One of the easiest ways to become a permanent resident may be through your spouse if he is a U.S. citizen. However, if your life in California has become miserable because of domestic violence, the cost of becoming a citizen may be too high. According to the U.S. Citizenship and Immigration Services, you may be eligible to receive protection without losing your status.
There are a number of requirements you must meet to qualify to file for immigration status through the provisions of the Violence Against Women Act amendment of the Immigration and Nationality Act. This law protects you and your child, and you may both file if either of you has been subject to extreme cruelty or battery.
You must show that your marriage was not a way to take advantage of immigration benefits, but that you married your spouse in good faith. You will also need to show that you lived with your spouse. Even if you are not currently married, you may file if the marriage ended because you divorced on grounds of abuse, or your spouse died during the two years before you filed. You may also file if you thought you were married, but your abusive spouse had another wife, making your legal relationship illegitimate.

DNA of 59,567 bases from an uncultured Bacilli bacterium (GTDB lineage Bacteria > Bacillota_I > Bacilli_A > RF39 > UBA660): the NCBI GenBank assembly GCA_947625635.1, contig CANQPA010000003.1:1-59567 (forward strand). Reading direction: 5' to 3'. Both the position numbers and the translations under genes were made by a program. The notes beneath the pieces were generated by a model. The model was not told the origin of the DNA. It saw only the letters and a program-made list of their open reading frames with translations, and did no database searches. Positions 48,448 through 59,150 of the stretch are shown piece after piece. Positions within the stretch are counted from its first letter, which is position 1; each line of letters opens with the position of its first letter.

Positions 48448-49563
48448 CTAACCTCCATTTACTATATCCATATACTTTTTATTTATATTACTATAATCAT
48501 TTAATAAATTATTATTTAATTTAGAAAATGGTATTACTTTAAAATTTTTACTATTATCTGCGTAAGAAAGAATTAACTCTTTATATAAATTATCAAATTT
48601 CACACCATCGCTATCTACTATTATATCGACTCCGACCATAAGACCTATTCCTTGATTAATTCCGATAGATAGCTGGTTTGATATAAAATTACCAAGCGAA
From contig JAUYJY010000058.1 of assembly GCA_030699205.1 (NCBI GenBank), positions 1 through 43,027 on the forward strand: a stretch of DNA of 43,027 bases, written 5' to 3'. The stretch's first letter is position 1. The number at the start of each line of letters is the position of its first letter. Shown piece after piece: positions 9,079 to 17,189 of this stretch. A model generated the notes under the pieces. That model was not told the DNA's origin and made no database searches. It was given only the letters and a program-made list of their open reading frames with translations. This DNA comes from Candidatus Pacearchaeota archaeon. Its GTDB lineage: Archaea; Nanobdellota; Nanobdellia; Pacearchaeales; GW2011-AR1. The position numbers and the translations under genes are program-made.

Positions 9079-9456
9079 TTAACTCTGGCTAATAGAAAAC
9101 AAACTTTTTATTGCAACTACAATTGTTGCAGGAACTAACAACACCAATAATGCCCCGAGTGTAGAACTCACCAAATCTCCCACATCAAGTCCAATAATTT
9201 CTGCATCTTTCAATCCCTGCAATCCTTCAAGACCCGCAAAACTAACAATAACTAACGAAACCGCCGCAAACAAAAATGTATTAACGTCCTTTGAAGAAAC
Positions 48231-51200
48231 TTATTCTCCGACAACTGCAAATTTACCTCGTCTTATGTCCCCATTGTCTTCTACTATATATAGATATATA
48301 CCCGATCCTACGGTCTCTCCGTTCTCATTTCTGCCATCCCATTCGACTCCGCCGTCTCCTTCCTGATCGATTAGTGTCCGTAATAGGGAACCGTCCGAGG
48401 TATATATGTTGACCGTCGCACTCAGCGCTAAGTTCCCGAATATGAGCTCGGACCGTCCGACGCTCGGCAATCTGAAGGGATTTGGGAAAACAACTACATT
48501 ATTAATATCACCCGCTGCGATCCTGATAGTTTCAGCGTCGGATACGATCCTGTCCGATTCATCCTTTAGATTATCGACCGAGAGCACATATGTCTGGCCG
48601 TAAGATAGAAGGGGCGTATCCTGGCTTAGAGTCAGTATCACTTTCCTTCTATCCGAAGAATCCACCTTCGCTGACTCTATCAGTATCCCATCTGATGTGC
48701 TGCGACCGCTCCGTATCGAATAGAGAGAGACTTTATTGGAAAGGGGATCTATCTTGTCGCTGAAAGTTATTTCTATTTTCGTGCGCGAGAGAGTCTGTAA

Because good moral character is a factor in gaining and maintaining permanent residency, your spouse could lose his status due to domestic violence. If this happened within the two years before you file, you are still eligible. This information is provided for educational purposes, but it is general in nature, and should not be interpreted as legal advice.